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They understand that we're giving our time and efforts to try and help and learn off each other
It's Philanthropy Week, which celebrates kind deeds and the people who do them. Here are five philanthropic examples of people who have used their TAFE-trained skills to do their bit to change the world.
In October 2013, Troy Everett, Head Teacher of Building and Construction, Civil Engineering, Surveying and Mapping at TAFE Illawarra volunteered his time and skills to help with the construction of new toilets in a remote Bangladesh village.
For a week and a half Troy and a small handful of colleagues did back-breaking construction work in drenching humidity. Heavy downpours kept flooding the building site. There were frequent power outages, not to mention language barriers, food poisoning, a Monsoonal cyclone, cold showers and even some massive open air dance parties and light shows. For Troy and his colleagues it was all part of the Bangladeshi experience. And their efforts didn't go unnoticed. "I can sense the locals' appreciation of us coming here," Troy wrote in his journal. "They understand that we're giving our time and efforts to try and help and learn off each other. They know we're choosing to be away from our loved ones and all the privileges we'd usually enjoy."
(You can read more excerpts from Troy's journal here.)
A group of 20 nursing students in Cootamundra raised over $4,000 for the Burrumbuttock Hay Runners. Although the fundraising effort was part of the students' course work where they were assessed on their ability to work together as a team towards a common goal, they threw themselves into it with a passion and dedication that indicated a true level of philanthropy was also at work, driving their efforts.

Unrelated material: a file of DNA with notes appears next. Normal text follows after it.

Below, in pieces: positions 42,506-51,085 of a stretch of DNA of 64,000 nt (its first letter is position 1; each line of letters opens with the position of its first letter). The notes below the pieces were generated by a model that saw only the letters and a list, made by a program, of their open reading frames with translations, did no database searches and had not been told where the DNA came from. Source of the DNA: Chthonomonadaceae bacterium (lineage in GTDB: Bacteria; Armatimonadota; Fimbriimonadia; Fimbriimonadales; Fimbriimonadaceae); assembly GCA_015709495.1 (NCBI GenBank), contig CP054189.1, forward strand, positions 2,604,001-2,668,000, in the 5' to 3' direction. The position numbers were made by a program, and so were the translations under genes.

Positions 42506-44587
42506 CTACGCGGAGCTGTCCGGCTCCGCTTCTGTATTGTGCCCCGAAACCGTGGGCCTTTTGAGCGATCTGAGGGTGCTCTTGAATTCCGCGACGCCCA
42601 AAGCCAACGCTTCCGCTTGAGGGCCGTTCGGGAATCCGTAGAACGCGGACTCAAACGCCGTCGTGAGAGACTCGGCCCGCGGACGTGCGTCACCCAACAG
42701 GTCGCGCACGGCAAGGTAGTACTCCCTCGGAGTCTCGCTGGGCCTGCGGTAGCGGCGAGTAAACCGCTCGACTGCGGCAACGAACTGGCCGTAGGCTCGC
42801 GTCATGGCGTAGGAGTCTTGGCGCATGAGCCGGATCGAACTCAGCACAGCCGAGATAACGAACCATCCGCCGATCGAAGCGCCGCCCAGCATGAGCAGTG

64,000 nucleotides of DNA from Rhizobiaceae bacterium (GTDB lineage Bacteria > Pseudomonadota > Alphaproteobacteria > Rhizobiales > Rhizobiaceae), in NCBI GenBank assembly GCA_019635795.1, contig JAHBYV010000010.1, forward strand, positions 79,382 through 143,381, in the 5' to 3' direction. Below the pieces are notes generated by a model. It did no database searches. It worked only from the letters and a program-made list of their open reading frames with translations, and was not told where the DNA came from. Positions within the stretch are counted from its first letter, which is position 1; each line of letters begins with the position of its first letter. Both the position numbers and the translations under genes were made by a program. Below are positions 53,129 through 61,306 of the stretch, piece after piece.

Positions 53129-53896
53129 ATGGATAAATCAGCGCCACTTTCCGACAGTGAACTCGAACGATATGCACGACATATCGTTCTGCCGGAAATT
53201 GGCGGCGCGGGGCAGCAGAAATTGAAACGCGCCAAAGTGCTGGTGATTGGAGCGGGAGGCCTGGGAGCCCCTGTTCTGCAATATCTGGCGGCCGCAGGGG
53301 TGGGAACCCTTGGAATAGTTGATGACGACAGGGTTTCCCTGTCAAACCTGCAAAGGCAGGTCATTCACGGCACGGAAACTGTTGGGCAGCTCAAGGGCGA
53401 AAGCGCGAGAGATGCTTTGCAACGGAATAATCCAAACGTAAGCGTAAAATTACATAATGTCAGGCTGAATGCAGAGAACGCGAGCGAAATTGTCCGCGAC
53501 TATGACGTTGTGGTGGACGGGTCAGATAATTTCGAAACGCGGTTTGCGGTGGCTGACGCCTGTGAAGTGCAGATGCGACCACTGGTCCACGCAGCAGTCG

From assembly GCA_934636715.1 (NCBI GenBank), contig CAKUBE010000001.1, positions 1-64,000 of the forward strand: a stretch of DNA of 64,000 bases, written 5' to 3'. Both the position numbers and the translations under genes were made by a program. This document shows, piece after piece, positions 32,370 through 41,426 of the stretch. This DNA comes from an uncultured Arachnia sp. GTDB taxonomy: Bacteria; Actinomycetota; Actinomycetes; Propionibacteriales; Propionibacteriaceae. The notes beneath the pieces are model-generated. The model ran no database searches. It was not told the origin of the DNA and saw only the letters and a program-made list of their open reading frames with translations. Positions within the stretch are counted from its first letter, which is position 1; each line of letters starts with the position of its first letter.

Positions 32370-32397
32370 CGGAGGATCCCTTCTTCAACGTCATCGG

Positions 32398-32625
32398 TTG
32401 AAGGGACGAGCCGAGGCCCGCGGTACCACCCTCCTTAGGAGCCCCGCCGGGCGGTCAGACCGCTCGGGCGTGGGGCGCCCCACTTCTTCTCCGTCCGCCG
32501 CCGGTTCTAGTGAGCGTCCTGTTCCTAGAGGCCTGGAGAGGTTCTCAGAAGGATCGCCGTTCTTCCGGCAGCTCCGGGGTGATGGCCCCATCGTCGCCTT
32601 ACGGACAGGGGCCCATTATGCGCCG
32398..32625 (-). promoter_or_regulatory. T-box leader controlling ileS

The students decided that the Burrumbuttock Hay Runners were a worthy cause as they volunteer their services providing hay to drought-stricken farmers and had no other form of funding behind them. The students then organised a wood raffle, scoring five loads of wood donated from various local sources.
In June 2015 a group of Skills for Employment and Education (SEE) Program students at Mudgee TAFE raised $6,800 for the region's homeless at an art auction.
With the help of TAFE Teacher Helen Doble, the group collected more than 60 works from local artists to sell at a special event. These students were themselves no strangers to the experience of homelessness – their own first and second-hand experiences of sleeping rough inspired their desire to launch a campaign to raise awareness of this important issue.
The money raised by the art auction went directly to Mudgee's Specialist Homeless Service for the purchase of 100 sleeping bags. Some of the funds also assisted with emergency and temporary accommodation.
In March 2015, ophthalmic optics teacher at Randwick TAFE, James Gibbins, and his son Daniel spent three weeks in some remote villages on Fiji's northern island of Vanua Levu, donating high quality reading glasses to the locals he thought needed them the most. The glasses were made by Certificate IV in Optical Dispensing students at Randwick TAFE.
Known as "the bearded barber", Stacey studied a seven-week barbering course at Sydney TAFE so that he could give free haircuts and beard trims to homeless men.
This was a far cry from his usual life as a corporate account manager. "I just wanted to give back a little," he told the ABC last year, when asked about his philanthropic mission. "My mum had been volunteering for years. I have always liked hair and my mates suggested it. I have learnt that the smallest things make a change. The haircut's one thing, trimming a beard takes you 30 seconds... but they're cool guys, you know. It's just sad that people don't see it that way sometimes. If they did, people would think very differently about the homeless guy in the street."